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June 22, 2012
Employment growth and the FOMC Summary of Economic Projections
Here at macroblog we are always keen for an excuse to play with the Atlanta Fed's Jobs Calculator, and Wednesday's release of the Summary of Economic Projections (SEP) from the most recent meeting of the Federal Open Market Committee (FOMC) provides the perfect opportunity. The SEP, as you know, offers up three-year (and longer-run) projections of growth in gross domestic product (GDP), inflation measured by the personal consumption expenditure index (both headline and core), and the unemployment rate.
The SEP does not directly provide information on employment growth, and each of the 19 FOMC participants among the seven governors and 12 Federal Reserve Bank presidents will have their own views about how all the dots connect between GDP growth, unemployment, and job creation. I don't presume to speak for any of them, but with a few assumptions we can get a ballpark sense of how the range of unemployment rate projections might map into payroll job changes.
Assume, for example, that the labor force participation rate—the share of the working population that is either employed or actively seeking work—remains at its May level of 63.8 percent through 2014. In this case, the "central tendency" range of unemployment rate projections implies the following:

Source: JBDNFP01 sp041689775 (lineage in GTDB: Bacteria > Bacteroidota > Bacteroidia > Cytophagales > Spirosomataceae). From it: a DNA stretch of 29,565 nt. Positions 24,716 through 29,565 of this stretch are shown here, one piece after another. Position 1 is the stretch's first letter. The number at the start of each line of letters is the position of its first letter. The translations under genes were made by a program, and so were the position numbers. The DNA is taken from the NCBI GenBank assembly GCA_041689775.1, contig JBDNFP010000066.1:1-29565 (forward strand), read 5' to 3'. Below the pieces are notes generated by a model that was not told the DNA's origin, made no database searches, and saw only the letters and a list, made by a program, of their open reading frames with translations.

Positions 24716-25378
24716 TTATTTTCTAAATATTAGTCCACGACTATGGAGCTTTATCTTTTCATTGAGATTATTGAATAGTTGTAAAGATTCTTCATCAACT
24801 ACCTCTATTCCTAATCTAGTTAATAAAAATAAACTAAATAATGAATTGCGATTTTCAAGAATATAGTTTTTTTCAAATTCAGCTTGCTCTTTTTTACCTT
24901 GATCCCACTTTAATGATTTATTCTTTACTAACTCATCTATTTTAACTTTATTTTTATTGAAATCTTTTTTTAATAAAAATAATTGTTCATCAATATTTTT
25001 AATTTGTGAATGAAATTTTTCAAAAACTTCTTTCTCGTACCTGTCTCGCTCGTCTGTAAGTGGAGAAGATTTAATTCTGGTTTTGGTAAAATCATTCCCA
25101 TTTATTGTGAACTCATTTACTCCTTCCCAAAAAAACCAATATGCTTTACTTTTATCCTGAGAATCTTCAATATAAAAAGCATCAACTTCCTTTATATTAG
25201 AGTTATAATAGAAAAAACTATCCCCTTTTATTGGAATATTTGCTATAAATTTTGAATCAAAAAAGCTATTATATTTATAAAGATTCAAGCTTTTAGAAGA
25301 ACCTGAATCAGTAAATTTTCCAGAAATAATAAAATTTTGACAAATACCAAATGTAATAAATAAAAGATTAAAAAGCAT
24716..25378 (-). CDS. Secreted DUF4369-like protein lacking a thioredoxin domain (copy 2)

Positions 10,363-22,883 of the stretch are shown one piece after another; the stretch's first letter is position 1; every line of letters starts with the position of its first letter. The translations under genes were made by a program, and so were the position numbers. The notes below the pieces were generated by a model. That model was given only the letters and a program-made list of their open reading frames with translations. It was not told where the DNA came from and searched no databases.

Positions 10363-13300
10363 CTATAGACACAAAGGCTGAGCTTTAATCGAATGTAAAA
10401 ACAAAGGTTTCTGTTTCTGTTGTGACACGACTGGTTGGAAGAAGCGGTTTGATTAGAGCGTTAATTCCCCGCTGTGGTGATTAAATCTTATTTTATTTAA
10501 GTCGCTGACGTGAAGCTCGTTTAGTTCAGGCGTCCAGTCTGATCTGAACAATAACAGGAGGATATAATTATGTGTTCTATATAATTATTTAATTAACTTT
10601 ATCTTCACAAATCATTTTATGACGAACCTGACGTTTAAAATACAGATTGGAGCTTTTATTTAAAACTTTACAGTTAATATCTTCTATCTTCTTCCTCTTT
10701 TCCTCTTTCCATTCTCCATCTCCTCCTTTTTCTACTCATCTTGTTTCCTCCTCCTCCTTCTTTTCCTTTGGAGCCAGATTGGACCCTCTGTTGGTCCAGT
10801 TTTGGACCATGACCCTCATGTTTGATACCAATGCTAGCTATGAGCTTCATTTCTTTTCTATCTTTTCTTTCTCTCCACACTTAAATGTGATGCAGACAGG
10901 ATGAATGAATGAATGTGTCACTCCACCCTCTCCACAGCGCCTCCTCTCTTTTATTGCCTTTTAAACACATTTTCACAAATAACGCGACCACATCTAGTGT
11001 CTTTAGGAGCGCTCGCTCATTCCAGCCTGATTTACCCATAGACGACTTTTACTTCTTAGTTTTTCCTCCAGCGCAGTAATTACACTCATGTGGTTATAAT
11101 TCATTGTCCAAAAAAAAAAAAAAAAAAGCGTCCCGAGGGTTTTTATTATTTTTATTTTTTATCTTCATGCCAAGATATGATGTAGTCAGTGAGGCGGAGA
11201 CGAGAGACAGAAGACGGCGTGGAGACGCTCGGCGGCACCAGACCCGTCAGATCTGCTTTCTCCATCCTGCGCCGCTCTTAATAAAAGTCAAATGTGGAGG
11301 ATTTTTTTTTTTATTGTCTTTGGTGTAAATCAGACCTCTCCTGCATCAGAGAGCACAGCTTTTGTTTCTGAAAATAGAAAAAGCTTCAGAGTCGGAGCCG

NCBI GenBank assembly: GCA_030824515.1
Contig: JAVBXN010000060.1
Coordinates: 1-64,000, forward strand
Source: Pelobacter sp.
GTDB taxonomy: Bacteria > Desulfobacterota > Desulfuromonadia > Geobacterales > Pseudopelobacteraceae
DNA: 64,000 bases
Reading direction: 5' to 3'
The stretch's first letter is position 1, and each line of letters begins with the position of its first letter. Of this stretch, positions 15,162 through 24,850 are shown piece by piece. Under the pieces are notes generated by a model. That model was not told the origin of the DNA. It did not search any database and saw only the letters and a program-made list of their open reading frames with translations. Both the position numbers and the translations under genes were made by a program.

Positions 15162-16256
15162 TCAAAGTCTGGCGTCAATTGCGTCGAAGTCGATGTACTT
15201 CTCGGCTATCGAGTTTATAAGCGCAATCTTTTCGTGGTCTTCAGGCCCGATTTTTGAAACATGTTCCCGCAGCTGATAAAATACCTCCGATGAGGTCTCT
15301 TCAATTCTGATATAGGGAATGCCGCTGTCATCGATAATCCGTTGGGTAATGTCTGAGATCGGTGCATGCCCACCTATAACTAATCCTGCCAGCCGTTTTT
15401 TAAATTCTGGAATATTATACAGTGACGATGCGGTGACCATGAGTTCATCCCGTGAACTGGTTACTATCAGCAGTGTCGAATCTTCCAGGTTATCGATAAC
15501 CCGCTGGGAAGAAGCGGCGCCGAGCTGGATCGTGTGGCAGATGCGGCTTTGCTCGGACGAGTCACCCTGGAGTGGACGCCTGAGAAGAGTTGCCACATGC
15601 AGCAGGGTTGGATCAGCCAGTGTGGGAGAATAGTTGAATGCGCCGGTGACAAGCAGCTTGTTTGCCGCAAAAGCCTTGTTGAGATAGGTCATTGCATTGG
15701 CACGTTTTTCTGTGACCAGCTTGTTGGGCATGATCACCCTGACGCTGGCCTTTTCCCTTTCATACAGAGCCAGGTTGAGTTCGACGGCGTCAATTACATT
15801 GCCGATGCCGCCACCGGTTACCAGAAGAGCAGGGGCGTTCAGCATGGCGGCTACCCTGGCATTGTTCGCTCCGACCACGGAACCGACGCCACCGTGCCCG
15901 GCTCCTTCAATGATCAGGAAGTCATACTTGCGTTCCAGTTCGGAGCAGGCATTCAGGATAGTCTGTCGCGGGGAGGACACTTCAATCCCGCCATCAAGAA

As a frame of reference, here is the recent employment record in the United States:
Overall, the hypothetical job growth based on SEP projections looks reasonably consistent with the employment experience of the last year and a half or so. If you yourself are inclined to think that the 2011 experience or the 12-month trend represent the most likely pace for the job growth going forward, you would probably find yourself in agreement with the lower unemployment numbers in the SEP. If you are convinced that the past three months represent a persistent downshift in the pace of job creation, you probably align with the higher end of the projections.
All of these calculations depend on my assumption about the labor force participation rate, and we along with many others have been warning that a constant participation rate may not be in the cards. Interested readers can go to the calculator and plug in their own participation rate assumptions and see how the resulting jobs numbers change. Our sense is that the participation rate is most likely to rise, which would count as a risk that the calculations above understate the job growth needed to hit the indicated ranges for the unemployment rate. On the other hand, some have argued that the expiration of extended unemployment benefits will actually lower the participation rate, as some people will simply drop out of the labor force. Declines in the participation rate would lower the job creation needed to support the unemployment rate projections in the SEP.
We'll see, but barring the participation complication, the unemployment rate projections on their face look pretty consistent with the same sort of progress on the job creation front that we have seen over the past couple of years. For better and worse.
By Dave Altig, executive vice president and research director at the Atlanta Fed
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